This is a guest post by Liz Carolan, International Development Manager at the Open Data Institute
Literally translated Burkina Faso means “land of the upright people”. It has long been one of West Africa’s most stable countries, despite having one of world’s lowest GDPs and being surrounded by countries with serious security issues, like Mali and Nigeria.
In October 2014 Burkina Faso made its way onto TV screens around the world – a 36 hour popular uprising forced long-term leader Blaise Compaoré from office. An interim administration was put in place and the first elections for thirty years without Compaoré’s candidacy are planned for 11th October 2015.
And now the country hopes that open data and transparency will offer a stabilising force. It sees open data as a vehicle for distinguishing itself from the previous administration – open, transparent, and better at engaging with the public. Read more
2013 protest in Manchester against widening pay gap © Getty
By David Oakley
Britain’s top 10 highest paid bosses earn more than a combined £100m in the most recent financial year. For these top earners, their £118.9m aggregate pay packet was 27 per cent higher than what they received in the previous year.
This – at a time when real household median incomes in the UK is only just returning to 2007-2008 levels – is likely to put executive pay firmly back into the spotlight as the UK general election approaches and shareholders gather at upcoming annual general meetings. Read more
What would happen if the UK general election were held tomorrow? Our interactive graphic shows a projected redistribution of parliamentary seats based on the latest available polling data.
It is updated regularly from data published on electionforecast.co.uk, a website run by a team of researchers from the University of East Anglia, the London School of Economics and Durham University. Read more
Guest post by Paul Hodges
The UK’s ageing population is creating major headwinds for economic growth, data published last month Office of National Statistics shows. Read more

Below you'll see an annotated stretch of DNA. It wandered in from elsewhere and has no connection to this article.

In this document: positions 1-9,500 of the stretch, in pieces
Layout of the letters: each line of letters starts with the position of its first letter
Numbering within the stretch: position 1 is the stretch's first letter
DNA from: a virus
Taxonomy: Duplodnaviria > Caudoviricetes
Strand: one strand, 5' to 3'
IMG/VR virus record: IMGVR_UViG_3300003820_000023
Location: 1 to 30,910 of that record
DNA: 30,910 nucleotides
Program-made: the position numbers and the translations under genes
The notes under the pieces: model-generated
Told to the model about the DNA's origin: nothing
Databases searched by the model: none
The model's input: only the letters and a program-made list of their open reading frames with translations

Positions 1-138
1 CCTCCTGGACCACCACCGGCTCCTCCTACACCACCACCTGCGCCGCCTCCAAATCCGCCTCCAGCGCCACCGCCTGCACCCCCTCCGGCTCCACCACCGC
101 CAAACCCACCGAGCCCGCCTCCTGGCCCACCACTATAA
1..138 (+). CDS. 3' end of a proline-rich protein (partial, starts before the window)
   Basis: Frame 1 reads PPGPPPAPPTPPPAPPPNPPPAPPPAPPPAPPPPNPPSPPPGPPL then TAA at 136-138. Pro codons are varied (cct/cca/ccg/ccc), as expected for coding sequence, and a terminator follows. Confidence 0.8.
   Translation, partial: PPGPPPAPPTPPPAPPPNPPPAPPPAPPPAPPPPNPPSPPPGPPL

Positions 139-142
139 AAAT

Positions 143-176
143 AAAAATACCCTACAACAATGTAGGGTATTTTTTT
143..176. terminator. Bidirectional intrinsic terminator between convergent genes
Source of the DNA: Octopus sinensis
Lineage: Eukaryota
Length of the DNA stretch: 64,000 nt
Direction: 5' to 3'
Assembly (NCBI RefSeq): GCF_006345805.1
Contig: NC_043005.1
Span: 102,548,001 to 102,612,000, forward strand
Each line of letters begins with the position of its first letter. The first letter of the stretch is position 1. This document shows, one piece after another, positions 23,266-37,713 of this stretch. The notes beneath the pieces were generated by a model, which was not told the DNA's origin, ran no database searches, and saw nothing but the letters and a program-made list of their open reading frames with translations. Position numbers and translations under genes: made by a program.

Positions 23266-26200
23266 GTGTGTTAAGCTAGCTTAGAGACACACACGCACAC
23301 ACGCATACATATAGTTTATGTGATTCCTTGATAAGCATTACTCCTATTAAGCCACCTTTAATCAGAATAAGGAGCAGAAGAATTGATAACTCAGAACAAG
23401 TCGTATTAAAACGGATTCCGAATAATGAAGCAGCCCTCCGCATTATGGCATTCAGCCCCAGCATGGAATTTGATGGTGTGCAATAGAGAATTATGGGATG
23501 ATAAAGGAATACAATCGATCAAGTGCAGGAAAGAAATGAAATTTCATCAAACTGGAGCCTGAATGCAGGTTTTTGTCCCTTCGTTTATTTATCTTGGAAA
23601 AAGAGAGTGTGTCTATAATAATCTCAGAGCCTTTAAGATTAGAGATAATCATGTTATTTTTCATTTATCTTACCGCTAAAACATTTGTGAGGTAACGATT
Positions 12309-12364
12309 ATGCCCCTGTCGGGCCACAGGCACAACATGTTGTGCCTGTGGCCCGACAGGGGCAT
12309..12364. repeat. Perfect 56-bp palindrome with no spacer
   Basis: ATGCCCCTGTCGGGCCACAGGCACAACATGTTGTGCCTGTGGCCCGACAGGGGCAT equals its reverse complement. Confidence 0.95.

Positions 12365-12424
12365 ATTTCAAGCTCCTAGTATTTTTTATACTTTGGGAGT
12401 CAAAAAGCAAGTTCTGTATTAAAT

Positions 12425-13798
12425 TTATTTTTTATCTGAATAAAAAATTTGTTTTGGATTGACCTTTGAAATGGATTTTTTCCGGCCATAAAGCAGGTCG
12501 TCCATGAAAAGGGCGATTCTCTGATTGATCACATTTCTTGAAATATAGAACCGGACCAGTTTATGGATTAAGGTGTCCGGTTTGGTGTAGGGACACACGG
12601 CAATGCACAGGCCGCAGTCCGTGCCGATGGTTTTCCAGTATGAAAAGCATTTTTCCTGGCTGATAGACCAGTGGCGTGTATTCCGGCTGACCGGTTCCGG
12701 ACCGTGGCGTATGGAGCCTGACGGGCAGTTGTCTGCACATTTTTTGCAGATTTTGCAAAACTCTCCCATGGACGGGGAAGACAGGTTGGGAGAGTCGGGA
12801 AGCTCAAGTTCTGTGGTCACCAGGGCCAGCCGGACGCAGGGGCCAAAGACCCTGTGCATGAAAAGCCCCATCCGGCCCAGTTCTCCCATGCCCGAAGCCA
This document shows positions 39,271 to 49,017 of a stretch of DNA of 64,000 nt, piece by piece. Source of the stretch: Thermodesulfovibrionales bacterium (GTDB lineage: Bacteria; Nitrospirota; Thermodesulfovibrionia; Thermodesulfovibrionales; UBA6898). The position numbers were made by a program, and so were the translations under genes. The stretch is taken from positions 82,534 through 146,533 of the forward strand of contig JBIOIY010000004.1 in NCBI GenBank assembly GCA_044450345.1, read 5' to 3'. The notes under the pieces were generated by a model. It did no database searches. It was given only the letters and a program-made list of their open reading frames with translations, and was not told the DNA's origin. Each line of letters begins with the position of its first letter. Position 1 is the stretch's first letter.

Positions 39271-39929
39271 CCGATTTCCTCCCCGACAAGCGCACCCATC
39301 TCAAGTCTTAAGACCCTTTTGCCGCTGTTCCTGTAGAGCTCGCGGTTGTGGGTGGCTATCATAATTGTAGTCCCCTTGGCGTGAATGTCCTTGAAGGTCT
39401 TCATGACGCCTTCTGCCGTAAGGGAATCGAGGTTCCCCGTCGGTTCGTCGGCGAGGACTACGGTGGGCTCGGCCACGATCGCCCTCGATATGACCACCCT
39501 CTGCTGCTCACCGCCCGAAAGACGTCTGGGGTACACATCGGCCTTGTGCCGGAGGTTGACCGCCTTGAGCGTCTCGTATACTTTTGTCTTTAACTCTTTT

By David Blood and Aleksandra Wisniewska
More than 2,500 people are attending the World Economic Forum in Davos this week, but how are they connected outside of the picturesque alpine town?
There are signs that the 40 per cent fall in oil prices might not deliver the expected stimulus. Chris Giles assesses the outlook for the global economy while FT reporters look at the prospects for key exporters and importers.
The global financial crisis of 2008 had a big impact on migration, with a million fewer people a year moving to another country on average after 2010 than in the 10 years before. But since 1960, the percentage of the global population classified as migrants has remained steady at roughly 3 per cent, largely as a result of population growth. The OECD last year found that if there was a cost from new migrants it was generally small.
Global consumption of farmed fish and seafood is set to exceed that of wild fish this year, according to the UN’s Food and Agriculture Organisation. With the total traded fish market worth $136bn in 2013, this turning point for the industry ensures a more stable food supply but it also carries environmental risks.
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US prosecutors are offering immunity deals to junior traders in London as they try to gather evidence against banks and more senior staff in the investigation into alleged currency market manipulation. The Forex scandal is, at its core, a story about alleged wrongful sharing of information to boost trading profits. In this interactive, the FT has compiled 30 foreign exchange traders and sales staff who so far have been suspended, placed on leave or fired amid regulatory investigations that started in 2013. Read more
by Gavin Jackson and Keith Fray
On Tuesday the International Monetary Fund released its latest World Economic Outlook. A striking new finding emerges: the seven largest emerging markets are now bigger, in gross domestic product terms, than the long established G7 group of industrialised nations, when measured at purchasing power parity (PPP). Read more
By Tom Burgis, Caroline Nevitt, and Martin Stabe
Chinese investment in postwar Angola set the template for major infrastructure deals in Africa over the past decade. FT’s Tom Burgis explains Beijing’s quest for a continent’s resources. Read more
by Henry Foy, Automotive Correspondent
Henry Ford, the grandfather of the car industry and Tesla CEO Elon Musk, its current saviour (or enfant terrible depending on your point of view and stockholding) had similar views on spreading warm and fuzzy love around with rivals.
“If everyone is moving forward together, then success takes care of itself,” Ford once said. “A business that makes nothing but money is a poor business,” another Ford pronouncement, is certainly a view shared by Musk – who has said making electric cars successful is more important to him than making his company successful.
But Ford would be turning in his Detroit grave at Musk’s latest decision to make all of Tesla’s patents availble, free of cost, to its rivals.